Vitamin D concentrations have been favourably affected by national vitamin D intake recommendations and the food fortification programme in Finnish adults

Vitamin D concentrations in Finnish adults have risen clearly in recent decades, according to a large-scale follow-up study conducted at the University of Oulu. This favourable development might be explained not only by the national vitamin D intake recommendations, but also by the food fortification programme, which has led to the addition of vitamin D to liquid dairy products and fat spreads. This finding reinforces the perception of the benefits of the use of vitamin D supplements and the food fortification programme.
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The storage form of vitamin D is calcidiol. Calcidiol concentrations are widely used to assess the vitamin D status of the body. The study showed that, between the 1990s and the 2010s, adult serum calcidiol concentrations increased on average by 10.6 nanomoles per litre. The seasonal variation in vitamin D concentrations also stabilised during the monitoring period.

The study also unexpectedly found that vitamin D fortification of fat spreads did not have the same effect on vitamin D concentrations in the blood as the addition of vitamin D to milk. According to the researchers, the vitamin D fortification of fat spreads might need to therefore be reassessed in the future.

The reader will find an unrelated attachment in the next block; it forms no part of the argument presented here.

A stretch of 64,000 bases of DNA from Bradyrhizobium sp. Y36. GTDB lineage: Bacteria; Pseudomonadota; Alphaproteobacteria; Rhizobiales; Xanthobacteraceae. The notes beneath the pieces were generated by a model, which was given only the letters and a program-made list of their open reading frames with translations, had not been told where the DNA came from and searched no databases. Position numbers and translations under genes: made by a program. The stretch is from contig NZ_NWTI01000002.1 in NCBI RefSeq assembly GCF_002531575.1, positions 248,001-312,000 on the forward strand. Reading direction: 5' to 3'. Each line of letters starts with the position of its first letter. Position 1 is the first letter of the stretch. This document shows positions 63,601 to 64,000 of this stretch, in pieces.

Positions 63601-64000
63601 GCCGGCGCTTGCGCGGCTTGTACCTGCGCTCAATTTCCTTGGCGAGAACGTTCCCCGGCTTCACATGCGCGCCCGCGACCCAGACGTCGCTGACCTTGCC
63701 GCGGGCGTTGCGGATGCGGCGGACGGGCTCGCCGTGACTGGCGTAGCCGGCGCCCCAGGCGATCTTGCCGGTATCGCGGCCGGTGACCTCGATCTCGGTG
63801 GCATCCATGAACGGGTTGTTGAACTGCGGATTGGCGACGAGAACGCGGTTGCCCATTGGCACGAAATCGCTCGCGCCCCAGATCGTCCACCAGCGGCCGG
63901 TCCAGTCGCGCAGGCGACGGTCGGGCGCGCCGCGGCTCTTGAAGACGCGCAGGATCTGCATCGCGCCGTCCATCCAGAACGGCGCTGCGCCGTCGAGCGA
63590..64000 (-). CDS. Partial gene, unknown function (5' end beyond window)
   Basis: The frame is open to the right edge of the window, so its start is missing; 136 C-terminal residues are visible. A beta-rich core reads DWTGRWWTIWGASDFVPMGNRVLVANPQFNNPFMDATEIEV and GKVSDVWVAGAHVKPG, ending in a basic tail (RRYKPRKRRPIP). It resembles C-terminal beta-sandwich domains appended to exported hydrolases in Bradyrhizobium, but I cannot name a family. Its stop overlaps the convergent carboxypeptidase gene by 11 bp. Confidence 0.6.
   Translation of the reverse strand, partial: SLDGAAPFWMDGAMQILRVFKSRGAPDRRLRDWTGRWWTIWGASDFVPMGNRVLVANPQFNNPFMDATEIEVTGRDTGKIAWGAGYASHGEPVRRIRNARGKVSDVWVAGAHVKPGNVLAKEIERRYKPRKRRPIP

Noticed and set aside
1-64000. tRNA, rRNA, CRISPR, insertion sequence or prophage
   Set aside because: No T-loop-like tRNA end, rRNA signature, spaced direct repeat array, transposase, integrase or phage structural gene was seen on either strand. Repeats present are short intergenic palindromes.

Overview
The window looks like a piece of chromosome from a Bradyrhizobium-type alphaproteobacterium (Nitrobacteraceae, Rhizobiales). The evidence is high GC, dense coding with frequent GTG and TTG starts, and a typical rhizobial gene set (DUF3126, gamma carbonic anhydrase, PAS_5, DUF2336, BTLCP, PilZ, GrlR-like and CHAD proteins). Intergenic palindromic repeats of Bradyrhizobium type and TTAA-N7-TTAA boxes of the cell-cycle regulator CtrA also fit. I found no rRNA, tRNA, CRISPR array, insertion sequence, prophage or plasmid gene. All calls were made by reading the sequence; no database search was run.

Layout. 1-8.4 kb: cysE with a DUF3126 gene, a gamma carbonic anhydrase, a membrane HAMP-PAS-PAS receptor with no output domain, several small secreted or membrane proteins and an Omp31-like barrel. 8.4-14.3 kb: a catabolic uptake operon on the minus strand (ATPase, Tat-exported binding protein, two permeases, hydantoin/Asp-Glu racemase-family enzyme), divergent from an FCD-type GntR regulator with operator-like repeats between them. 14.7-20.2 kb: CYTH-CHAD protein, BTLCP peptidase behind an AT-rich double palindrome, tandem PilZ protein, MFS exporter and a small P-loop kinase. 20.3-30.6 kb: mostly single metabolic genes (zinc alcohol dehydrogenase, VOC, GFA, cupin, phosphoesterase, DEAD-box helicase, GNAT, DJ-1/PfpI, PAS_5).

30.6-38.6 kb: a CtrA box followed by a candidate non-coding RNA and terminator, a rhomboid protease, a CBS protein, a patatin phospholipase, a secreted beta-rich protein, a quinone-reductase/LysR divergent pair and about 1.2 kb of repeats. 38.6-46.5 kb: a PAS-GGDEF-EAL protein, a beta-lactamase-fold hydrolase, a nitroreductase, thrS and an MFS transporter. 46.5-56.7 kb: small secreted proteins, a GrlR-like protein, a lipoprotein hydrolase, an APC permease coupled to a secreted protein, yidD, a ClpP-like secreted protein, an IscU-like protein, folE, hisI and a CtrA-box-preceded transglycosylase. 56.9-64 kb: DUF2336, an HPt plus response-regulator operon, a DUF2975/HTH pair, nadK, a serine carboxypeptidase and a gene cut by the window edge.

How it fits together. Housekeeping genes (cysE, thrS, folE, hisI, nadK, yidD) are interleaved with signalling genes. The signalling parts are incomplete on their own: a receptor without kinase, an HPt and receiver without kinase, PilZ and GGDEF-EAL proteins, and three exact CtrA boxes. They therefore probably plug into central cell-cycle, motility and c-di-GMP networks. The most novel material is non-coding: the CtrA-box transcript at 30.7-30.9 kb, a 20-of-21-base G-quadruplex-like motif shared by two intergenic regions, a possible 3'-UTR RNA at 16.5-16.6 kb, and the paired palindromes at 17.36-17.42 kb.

The topic was studied in Northern Finland among the birth cohort born in 1966 when the subjects were 31 and 46 years of age. The study involved a total of 3,650 subjects.

The subjects with the lowest vitamin D concentrations at the start of the monitoring experienced the most marked increases in vitamin D concentrations. The result indicates that vitamin D supplements might be particularly important in preventing very low vitamin D concentrations.

“The use of vitamin D supplements and the addition of vitamin D to dairy products are useful measures at the population level and especially beneficial for people with very low vitamin D concentrations. On the basis of our research, these measures should be continued in the future,” state researchers Helmi Ikonen and Johanna Lumme.

Evidence was also found of the benefits of eating fish. “Eating fish according to the guidelines, i.e. at least twice a week, had a positive effect on vitamin D concentrations in the body,” Ikonen adds.

Vitamin D is known as an important vitamin for bones, and its deficiency has been linked in previous studies to several diseases, such as infections, diabetes, cancer, circulatory diseases and neurodegenerative diseases.

Many Finns still get too little vitamin D, especially during the dark winter season, when vitamin D is not formed naturally on the skin as it is in summer due to lack of sunlight. Vitamin D intake is sufficient if the concentration of vitamin D in the blood is between 75 and 120 nanomoles per litre.

In addition, the study showed that not only vitamin D intake but also genetics, behavioural and socio-economic factors may influence individual vitamin D concentrations.

The study is one of the largest follow-up studies of vitamin D concentrations, and it shows the effects of national food policy and the vitamin D intake recommendations in the adult population.

The study was recently published in the European Journal of Nutrition.

Research article: Ikonen, H., Lumme, J., Seppälä, J. et al. The determinants and longitudinal changes in vitamin D status in middle-age: a Northern Finland Birth Cohort 1966 study. Eur J Nutr (2021).

Last updated: 9.8.2021